Thursday, April 28, 2016

Closing the Book on Depression

A little over twelve months ago, I wrote a blog about depression - it was 'well received' and yet only scratched at the surface and that was down to my belief that some things should remain as personal as possible. I come from a generation that still views depression as a weakness, despite many people having suffered from it, at times. The thing about happiness is it's like recovering from an operation; as time passes you forget just how bad it was.

This goes with my theory that there is no such thing as rock bottom. When you think your life can't get any worse, you are deluding yourself. What actually happens is bottom becomes the new normal, opening up chasms of new depths to plumb.

The irony, for me, is that on April 19, 2015, when I was hitting a new low, I had no idea that the chasms about to open up to my then rock-bottom-self were too horrible to contemplate. If I thought April was a new nadir, then I wasn't expecting May and June. Really, I didn't think things could get so much worse. But they did and some people around me noticed that I was becoming... a worry.

Murray's death seemed to be timed perfectly to temper my heartbreak at a new Tory government; I was too concerned about him than anything else and the GE results just compounded the feeling that life had to get so much worse before I could see a glimpse of light at the end of the tunnel. Being offered a job that didn't pan out didn't help and then being given hope from others that also didn't pan out made me think that people will say anything rather than say 'you're not right for this job.'

By September, I was not earning anything. I was not eligible for any benefits, my wife earns just too much money and I began scratching around, calling in debts, selling stuff and walking next door's dog to buy food and this existence lasted for four months until our neighbours' called an end to the dog walking. I could understand their frustrations - what if I got a job and left them in the lurch? I mean, there's only 25 registered dog walkers in Northampton, what were the chances of them getting another one at short notice? However badly my neighbours handled it, I can't blame them, because I bang on a lot about how people really don't care about others when they have no understanding of how bad things can get.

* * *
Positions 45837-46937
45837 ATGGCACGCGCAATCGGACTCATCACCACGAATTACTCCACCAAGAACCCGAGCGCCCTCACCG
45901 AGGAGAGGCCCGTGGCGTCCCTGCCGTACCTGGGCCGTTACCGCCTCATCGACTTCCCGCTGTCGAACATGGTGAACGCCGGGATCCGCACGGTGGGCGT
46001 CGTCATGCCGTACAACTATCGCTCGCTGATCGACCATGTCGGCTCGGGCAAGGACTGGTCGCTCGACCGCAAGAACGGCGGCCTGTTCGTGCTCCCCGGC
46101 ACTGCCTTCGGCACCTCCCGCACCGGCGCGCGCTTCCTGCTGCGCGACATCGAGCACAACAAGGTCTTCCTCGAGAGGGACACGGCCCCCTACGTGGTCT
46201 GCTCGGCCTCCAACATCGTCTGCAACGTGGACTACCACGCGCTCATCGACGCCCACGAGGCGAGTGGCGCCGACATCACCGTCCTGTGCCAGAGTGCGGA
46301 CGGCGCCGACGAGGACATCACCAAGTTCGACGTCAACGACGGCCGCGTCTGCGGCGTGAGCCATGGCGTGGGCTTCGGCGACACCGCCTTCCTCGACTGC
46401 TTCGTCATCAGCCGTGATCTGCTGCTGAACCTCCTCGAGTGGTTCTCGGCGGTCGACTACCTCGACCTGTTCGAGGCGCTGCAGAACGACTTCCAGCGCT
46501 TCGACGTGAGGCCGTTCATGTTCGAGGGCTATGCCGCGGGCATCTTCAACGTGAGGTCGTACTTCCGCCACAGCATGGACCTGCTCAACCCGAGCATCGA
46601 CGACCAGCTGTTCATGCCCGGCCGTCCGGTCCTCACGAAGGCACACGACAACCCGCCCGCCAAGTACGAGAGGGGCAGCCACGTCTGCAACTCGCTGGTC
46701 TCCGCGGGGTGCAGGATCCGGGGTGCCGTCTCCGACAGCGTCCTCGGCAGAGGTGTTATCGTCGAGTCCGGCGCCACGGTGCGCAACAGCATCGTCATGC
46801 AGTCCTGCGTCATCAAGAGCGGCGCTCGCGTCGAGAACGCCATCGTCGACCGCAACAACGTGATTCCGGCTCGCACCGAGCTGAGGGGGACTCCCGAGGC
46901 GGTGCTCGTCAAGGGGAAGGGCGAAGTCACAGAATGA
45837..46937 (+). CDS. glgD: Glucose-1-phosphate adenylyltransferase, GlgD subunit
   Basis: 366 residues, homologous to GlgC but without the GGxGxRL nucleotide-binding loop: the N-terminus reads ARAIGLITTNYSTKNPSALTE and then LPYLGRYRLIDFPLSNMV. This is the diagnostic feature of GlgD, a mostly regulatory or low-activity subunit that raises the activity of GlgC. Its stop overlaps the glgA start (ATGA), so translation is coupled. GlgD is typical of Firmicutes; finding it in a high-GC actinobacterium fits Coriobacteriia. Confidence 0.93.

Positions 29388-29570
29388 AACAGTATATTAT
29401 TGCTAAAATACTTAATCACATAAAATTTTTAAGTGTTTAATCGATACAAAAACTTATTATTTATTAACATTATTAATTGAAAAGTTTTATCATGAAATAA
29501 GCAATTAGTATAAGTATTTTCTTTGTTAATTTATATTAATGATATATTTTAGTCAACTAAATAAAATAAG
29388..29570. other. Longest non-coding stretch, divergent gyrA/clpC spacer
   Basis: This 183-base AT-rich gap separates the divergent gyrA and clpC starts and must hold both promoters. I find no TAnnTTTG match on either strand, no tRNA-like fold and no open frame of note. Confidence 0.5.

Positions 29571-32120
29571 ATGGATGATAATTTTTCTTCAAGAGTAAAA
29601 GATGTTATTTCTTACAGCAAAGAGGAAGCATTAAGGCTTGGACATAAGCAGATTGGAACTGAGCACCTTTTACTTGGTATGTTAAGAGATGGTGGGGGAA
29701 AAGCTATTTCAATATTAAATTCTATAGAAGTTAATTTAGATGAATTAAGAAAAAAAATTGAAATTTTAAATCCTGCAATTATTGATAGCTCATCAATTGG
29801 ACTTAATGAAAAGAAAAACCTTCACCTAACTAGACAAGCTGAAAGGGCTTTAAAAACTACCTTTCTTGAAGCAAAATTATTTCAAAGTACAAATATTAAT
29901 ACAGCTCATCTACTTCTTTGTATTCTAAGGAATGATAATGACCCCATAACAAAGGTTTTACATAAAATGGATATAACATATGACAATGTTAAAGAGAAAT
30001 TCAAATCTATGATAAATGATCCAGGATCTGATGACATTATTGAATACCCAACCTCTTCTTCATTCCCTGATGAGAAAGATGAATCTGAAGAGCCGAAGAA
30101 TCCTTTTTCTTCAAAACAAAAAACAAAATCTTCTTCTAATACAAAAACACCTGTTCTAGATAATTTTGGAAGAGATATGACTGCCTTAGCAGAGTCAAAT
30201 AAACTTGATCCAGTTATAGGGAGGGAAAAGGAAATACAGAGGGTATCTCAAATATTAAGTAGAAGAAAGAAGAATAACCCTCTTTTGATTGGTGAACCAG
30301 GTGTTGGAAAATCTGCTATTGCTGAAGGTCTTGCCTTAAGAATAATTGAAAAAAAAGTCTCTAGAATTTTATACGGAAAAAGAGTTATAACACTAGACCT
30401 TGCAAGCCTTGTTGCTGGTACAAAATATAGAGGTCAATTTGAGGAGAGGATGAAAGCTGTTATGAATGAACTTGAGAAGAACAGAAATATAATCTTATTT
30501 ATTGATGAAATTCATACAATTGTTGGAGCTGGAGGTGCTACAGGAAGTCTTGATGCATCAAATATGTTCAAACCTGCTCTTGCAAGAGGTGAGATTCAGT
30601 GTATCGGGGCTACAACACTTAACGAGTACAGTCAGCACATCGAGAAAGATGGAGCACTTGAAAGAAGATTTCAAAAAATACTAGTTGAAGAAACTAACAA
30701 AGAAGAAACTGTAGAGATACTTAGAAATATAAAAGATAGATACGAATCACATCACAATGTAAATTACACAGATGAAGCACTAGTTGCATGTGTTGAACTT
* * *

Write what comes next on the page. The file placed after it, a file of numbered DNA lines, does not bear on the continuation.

Anyhow, I'm waiting for a start date for my first proper job in three years. I've been paranoid about it, because as I discovered this week, depression isn't just a leaky tap you can switch off and even after a couple of weeks of positivity inside the Hall house, I woke up yesterday morning feeling like everything was about to cave in under me. Nothing has gone badly wrong (the car's brakes are knackered) and when misery has been a constant companion for so long and takes a break, you get lulled into a false sense of security.

I was in a solitary and withdrawn mood the day before yesterday and I avoided people on my dog walk because of that. I needed space and time to dwell and play out bad case scenarios to satisfy the demon that lurks and thrives on negativity. Then I woke up yesterday morning and instead of feeling like the previous day was a blip, I woke up thinking about Murray and how his death has affected us so much worse than previous deaths and how last May was still a yawning black hole of horror. I think Marley knew I was feeling melancholy because she crept next to me and cuddled up on one side, with Doug sprawled, unaware, to my right.

Then one of those Facebook memories came up and I remembered it was the day before we noticed something wrong with Murray. Our last long dog walk before the nightmare descended. That was the day the wife thought he had conjunctivitis but it was actually lymphoma.